Whoever thought the plight of executives and investors at eToys—one of the signal flops of the high tech bubble era—would invite sympathy?

Joe Nocera’s fantastic Sunday column does just that, and it ought to result in yet another round of scandal coverage for Goldman Sachs. But there’s been little follow-up on this big story outside blog land.

Perhaps that’s because the story is 14 years old and two crises ago—a scoop of history. I say it’s news: A leopard doesn’t change its spots, and other business-news outlets should have followed Nocera’s scoop. If nothing else it raises questions about what else don’t we know about the dot.com bubble because it’s under seal in some courtroom or was never even dug up. We’ll presumably still be learning about the nastiness of the subprime bubble in 2020, and the press (and even some too-savvy bloggers) will still be rolling its eyes at its competitors’ reporting.

A little history: Shares in eToys, memorably, quadrupled on their first day of trading and went to zero less than two years later, having never gotten anywhere near profitability. It became a poster child of the manic dot.bomb era, along with gems like Pets.com and TheGlobe.com.

But the story isn’t so simple, it turns out, according to court documents Nocera found that were supposed to be sealed from public view. Here he is on the gist of eToys’s case against Goldman:

The plaintiffs charge that Goldman Sachs had a fiduciary duty to maximize eToys’ take from the I.P.O. Instead, Goldman purposely set an artificially low price, so that its real clients, the institutional investors clamoring for the stock, could pocket that first-day run-up. According to the suit, Goldman then demanded that some of those easy profits be kicked back to the firm. Part of their evidence for the calculated underpricing of eToys, according to the plaintiffs’ complaint, was that Lawton Fitt, the Goldman executive who headed the underwriting team and was thus best positioned to gauge the market demand, actually made a bet with several of her colleagues that the price would hit $80 at the opening.

It hit $78 on the open.

So Goldman Sachs intentionally set what its head underwriter thought was a super-low price for the IPO, gave access to the deal to favored clients, and then demanded the clients kick back much of their profits to Goldman in the form of fake trading commissions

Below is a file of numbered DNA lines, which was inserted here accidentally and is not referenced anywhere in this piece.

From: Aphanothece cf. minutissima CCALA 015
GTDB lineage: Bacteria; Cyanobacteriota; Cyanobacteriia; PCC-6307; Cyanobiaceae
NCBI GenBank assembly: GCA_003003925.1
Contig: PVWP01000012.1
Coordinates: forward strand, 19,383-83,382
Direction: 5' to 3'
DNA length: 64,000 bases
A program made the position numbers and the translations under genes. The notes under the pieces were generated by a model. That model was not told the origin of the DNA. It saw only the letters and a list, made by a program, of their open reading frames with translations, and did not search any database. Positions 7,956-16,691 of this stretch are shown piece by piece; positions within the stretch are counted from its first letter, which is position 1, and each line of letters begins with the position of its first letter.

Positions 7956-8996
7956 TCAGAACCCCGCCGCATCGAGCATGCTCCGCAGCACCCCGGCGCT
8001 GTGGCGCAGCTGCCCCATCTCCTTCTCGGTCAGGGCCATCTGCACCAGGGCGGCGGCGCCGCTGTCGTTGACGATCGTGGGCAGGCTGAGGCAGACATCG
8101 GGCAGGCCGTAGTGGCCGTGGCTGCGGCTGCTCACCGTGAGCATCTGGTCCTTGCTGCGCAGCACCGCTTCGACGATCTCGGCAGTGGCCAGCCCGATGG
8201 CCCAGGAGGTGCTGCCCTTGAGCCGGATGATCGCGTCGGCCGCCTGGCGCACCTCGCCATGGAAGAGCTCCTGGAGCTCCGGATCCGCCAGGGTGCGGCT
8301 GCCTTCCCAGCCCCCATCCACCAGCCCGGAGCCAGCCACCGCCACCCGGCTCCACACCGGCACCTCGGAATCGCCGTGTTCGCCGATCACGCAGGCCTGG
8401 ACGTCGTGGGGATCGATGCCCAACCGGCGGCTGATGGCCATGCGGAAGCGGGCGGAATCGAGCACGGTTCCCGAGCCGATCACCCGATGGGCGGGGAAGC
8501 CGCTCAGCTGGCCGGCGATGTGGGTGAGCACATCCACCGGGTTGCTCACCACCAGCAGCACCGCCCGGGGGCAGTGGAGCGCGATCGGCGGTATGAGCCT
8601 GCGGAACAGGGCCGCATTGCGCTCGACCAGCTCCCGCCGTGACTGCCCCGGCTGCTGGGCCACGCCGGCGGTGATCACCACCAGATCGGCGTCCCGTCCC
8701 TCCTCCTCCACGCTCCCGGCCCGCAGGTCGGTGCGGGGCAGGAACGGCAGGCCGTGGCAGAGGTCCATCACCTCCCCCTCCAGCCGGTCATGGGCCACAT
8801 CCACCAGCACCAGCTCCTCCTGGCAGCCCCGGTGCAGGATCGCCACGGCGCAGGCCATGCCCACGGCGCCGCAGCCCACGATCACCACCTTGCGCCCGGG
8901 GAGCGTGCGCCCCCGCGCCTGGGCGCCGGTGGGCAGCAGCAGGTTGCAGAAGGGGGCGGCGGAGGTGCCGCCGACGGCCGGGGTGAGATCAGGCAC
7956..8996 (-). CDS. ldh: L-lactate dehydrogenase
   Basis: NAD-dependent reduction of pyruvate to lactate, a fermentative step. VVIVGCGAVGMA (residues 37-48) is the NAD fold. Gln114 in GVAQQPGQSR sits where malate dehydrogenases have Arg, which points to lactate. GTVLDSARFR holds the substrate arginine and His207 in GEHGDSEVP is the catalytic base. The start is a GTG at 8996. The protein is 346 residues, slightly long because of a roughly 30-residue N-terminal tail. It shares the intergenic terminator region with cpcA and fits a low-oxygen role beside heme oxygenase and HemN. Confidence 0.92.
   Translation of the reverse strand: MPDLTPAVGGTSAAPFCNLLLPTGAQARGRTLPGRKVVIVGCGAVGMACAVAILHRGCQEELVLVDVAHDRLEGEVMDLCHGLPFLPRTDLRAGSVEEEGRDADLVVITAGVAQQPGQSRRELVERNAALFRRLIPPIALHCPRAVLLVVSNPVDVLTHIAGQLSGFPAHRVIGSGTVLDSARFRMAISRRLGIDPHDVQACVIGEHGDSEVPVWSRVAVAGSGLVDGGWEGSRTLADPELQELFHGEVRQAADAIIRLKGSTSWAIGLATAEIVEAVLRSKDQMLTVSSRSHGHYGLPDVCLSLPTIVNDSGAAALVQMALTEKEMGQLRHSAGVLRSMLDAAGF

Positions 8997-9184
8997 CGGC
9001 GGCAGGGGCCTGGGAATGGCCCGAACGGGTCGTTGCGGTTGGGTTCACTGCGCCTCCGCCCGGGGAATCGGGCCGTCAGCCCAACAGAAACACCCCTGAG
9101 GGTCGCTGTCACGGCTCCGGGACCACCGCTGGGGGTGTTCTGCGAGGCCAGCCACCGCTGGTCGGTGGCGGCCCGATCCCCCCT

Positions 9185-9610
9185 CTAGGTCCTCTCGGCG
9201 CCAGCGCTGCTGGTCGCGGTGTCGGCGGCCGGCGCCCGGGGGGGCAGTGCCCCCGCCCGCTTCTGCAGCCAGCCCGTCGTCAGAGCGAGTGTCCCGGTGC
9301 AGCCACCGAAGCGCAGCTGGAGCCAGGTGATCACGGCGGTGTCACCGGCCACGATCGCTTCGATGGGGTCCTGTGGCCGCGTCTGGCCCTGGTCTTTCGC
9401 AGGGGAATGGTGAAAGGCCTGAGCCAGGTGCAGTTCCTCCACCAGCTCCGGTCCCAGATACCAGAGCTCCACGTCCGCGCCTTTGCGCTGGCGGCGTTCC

Nocera says Goldman often asked for half of their clients’ first-day profits to be kicked back to it. One investor testified that 70 percent of his trading activity in the month of the eToys IPO was “pointless trades” whose only objective was to funnel money back to Goldman in return for access to its hot IPOs.

Felix Salmon, a contributing editor here, does the back-of-the-envelope math in a sharp piece on Nocera’s find:

eToys opened at $78 per share, which meant that Goldman’s clients were sitting on a profit of $475 million the minute that the stock started trading on the open market. In most cases, the clients cashed out — which was smart, because eToys didn’t stay at those levels for long. But if Goldman got back 40% of those profits in trading commissions, then it made $190 million in commissions, compared to that $11.5 million in fees.

And as Felix points out, the first page of Goldman’s pitch to get eToys’s IPO said, “eToys’ Interests Will Always Come First,” which if it’s not quite a fiduciary promise broken, as eToys claims in its suit, is awfully close to one.

Investors (the ones not on Goldman’s good list, that is) got hosed, and EToys lost out on hundreds of millions of dollars of capital it could have used to try to build a sustainable business. The only party that really made out here was Goldman Sachs.

See why Matt Taibbi called Goldman the Great American Bubble Machine?

 

Ryan Chittum is a former Wall Street Journal reporter, and deputy editor of The Audit, CJR's business section. If you see notable business journalism, give him a heads-up at rc2538@columbia.edu.